Thursday, May 28, 2015

A Reader's Rebuttal to George Stimson's Chapter on "Manson and the Law"

In George Stimson's recent book Goodbye Helter Skelter, Stimson includes a chapter entitled "Manson and the Law". This rebuttal has been supplied by a reader. While the reader  disagrees with most of what George says, and believes that his logic and reasoning is flawed, he does credit him for taking a stance and attempting to support his position in a non-confrontational manner.

George Stimson makes several erroneous conclusions. First , and foremost, he takes Charles Manson's word as gospel, that only Manson was capable of telling the truth. What he ignores, is the nature of Manson's various comments, testimony, and storytelling which often conflict with other self-made comments, testimony, and storytelling. Stimson ignores that Manson will often avoid answering direct questions, give ridiculous answers, or simply obfuscates the truth does little to establish Manson's credibility.

Stimson avoids Helter Skelter as even a possible motive that may have been believed by some of the Family. Instead, he relies on stories of possible drug-dealing by others, though no credible evidence has ever been presented. Yet, he wants to ready to accept his version as fact, without allowing for the possibility of anything else. Simply saying that HS was not the motive does not make it viable.

Stimson ignores the jury's decision by making comments such as Manson could very conceivably be found not guilty” ignoring that he could have, and was conceivably found guilty. He states that since there was no testimony that stated Manson gave orders to kill the LaBianca's, Manson could not be guilty. That HS was not a motive, that Manson merely entered a home in which two murders were subsequently committed, and as such, guilt does not apply to Manson. Specious claims such as not knowing the home was occupied, or that a door might not of been locked does not absolve someone of responsibility of guilt, even through a felony murder application. Stimson is good at looking at a penal code, and attempting to apply it, but he fails when he focuses only on a specific code, and that the subsequent or supporting penal codes that apply.  Nor does he acknowledge volumes of case law which support the states' lawful, and accurate prosecution for these crimes.  It is like arguing with a child in which the child hopes that if it keeps giving the same answer, eventually you will give up, and the child will think that they are correct.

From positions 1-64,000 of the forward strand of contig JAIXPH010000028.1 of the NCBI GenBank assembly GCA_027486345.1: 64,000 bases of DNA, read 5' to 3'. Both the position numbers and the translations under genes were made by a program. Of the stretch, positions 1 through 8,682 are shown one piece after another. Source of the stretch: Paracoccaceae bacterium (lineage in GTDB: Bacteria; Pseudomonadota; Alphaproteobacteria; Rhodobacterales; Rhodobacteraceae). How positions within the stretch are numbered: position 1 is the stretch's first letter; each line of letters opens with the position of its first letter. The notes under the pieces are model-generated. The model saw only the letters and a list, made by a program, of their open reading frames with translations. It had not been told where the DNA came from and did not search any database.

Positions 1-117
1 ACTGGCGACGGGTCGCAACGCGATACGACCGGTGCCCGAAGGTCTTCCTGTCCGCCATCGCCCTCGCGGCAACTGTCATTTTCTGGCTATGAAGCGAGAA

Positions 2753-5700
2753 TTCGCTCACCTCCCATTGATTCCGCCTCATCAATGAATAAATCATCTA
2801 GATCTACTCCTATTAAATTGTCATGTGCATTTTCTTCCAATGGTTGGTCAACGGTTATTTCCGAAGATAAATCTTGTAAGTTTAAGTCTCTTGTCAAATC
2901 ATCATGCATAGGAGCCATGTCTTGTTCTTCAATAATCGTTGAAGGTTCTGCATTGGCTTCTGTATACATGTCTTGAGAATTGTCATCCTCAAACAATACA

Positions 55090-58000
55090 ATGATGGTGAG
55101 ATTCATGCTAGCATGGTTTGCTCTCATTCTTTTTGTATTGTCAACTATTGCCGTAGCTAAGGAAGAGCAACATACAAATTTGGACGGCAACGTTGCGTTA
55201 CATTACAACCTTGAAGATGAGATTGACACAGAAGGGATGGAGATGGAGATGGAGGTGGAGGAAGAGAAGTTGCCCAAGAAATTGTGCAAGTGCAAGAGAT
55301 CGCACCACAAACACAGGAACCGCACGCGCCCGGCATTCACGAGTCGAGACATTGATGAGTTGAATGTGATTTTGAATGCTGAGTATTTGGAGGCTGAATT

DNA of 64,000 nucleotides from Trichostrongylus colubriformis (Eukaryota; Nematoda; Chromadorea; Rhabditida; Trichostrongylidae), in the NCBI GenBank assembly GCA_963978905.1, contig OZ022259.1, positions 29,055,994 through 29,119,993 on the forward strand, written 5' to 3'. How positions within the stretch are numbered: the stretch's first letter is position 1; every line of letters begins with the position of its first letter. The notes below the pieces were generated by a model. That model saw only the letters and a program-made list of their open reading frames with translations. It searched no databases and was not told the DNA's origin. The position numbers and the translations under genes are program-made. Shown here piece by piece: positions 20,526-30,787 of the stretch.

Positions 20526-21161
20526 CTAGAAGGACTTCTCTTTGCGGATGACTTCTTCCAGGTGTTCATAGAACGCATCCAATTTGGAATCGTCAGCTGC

In re the argument against conspiracy, we only have Manson's word that he said he would not get involved. There are no corroborative statements given by others.

To state that he was denied a fair and speedy trial is foolish. The hearing dates fell within the prescribed timeline. Because a trial did not start tomorrow, or Monday does not amount to a delay of justice. Filing other charges to hold a defendant is not illegal, no unethical. Manson made various nonsensical claims to the court that brought his ability to defend himself into question. Manson used jailhouse knowledge and tactics to delay his trial, and he was called on those tactics. The fact that he did not like the outcome does not equate to a denial of constitutional rights.

The claims regarding the jury instructions ignore the fact that instructions are submitted to the presiding judge, and both attorneys then agree on the language within each instruction. What Stimson fails to recognize is that the jurors believed that the elements of the crime fit the instructions, and rightfully applied the facts to the law, and came to its conclusion. Stimson simply cannot understand how this could be because it does not fly with his narrative.